Gout is a type of arthritis that occurs when urate crystals build up around the joints, leading to pain. These crystals occur when there is too much uric acid in the blood. As you may know, this condition can affect people, but surprisingly, pet parrots can also be affected. Here are four things parrot owners need to know about gout.
Why do parrots get gout?
Researchers still aren't completely sure why parrots get gout, but they've identified some possible factors. Kidney problems may be associated with gout; the kidneys are responsible for filtering uric acid out of the blood, but if they're not working properly, uric acid can build up. Gout has also been linked to diets that have too much sodium or calcium as well as not drinking enough water.
Some of these factors are preventable. Ensure that your parrot is eating high quality pellets that do not provide excessive vitamins or sodium, and make sure that their water bottle is easily accessible and always full.
What are the signs of gout?
If your parrot develops gout, you will notice that their joints are sore. Signs that could indicate that your parrot's joints hurt include not wanting to sit on their perch, sitting in the bottom of the cage, shifting from one leg to another, or not wanting to fly. You may also notice that some of their joints look swollen. If you think your parrot is experiencing joint pain, take them to an avian veterinarian right away for an examination.
How do vets treat gout?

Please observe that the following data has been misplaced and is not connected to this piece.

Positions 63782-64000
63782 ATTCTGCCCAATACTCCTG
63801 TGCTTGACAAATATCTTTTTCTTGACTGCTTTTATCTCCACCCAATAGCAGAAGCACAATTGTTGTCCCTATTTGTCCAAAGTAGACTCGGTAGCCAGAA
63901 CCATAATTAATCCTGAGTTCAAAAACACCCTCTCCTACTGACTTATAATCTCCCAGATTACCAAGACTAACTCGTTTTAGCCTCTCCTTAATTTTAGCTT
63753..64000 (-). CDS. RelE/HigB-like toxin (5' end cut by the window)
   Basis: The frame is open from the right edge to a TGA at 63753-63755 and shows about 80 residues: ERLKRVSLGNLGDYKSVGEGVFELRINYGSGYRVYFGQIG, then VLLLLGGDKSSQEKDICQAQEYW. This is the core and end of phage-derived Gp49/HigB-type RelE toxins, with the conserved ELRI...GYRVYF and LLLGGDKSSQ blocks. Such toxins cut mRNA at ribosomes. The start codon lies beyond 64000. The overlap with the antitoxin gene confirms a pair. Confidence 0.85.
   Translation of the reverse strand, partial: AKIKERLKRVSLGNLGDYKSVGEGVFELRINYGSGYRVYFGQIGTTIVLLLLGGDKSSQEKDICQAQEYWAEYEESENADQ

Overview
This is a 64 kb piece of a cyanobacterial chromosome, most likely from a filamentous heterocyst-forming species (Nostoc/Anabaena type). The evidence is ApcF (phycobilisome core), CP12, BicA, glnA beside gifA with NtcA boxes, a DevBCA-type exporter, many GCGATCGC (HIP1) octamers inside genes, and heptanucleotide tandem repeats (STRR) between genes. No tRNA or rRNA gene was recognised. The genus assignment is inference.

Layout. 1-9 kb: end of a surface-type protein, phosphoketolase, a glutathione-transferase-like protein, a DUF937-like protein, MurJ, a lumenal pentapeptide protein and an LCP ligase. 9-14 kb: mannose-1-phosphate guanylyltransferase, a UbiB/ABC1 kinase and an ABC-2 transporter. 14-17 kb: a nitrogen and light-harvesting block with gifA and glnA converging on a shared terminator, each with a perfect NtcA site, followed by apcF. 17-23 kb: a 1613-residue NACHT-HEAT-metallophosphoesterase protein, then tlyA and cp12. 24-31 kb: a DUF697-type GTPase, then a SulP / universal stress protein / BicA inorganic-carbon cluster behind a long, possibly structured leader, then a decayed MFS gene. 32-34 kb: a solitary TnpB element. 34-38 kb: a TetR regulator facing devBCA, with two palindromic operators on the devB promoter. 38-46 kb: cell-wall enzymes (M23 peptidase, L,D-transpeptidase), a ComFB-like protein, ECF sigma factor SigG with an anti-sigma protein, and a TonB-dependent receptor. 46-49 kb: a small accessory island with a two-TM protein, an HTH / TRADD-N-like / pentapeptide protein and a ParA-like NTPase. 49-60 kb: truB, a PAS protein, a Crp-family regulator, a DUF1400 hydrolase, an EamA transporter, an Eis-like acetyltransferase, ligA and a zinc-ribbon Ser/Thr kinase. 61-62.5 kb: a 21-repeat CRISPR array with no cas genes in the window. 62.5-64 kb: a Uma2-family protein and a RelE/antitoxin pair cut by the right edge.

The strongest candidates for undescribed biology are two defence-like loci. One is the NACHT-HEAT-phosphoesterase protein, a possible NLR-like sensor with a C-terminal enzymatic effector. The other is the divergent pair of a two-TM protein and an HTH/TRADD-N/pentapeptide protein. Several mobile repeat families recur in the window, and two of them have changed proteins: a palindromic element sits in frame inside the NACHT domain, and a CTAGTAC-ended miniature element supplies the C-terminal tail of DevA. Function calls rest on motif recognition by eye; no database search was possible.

Gout can't be cured, but fortunately, veterinarians can offer treatments to help control your bird's uric acid levels. They can also prescribe painkillers to ease the pain in your bird's joints, which will make your bird more comfortable. If the pain is extreme and can't be managed with painkillers, euthanasia may be required.
How can you help your bird?
Birds of gout have very sore joints, see you will need to make some adjustments to help them stay comfortable. Adding padding to their perches can help cushion their joints and reduce their discomfort. You can buy pre-padded perches, or you can wrap fabrics like cotton or denim around their perches to make them softer.
You should also rearrange their cage that they don't have to travel too far on their sore joints to get the things they need. Make sure that their perch, water bottle, and food are all close together. If the cage only has vertical bars, considering upgrading to one that also has horizontal bars so that your parrot can climb up using their beak when their legs or wings are sore.
Gout is a very painful condition, so if you think your parrot has it, take them to a vet like the Canine Center right away.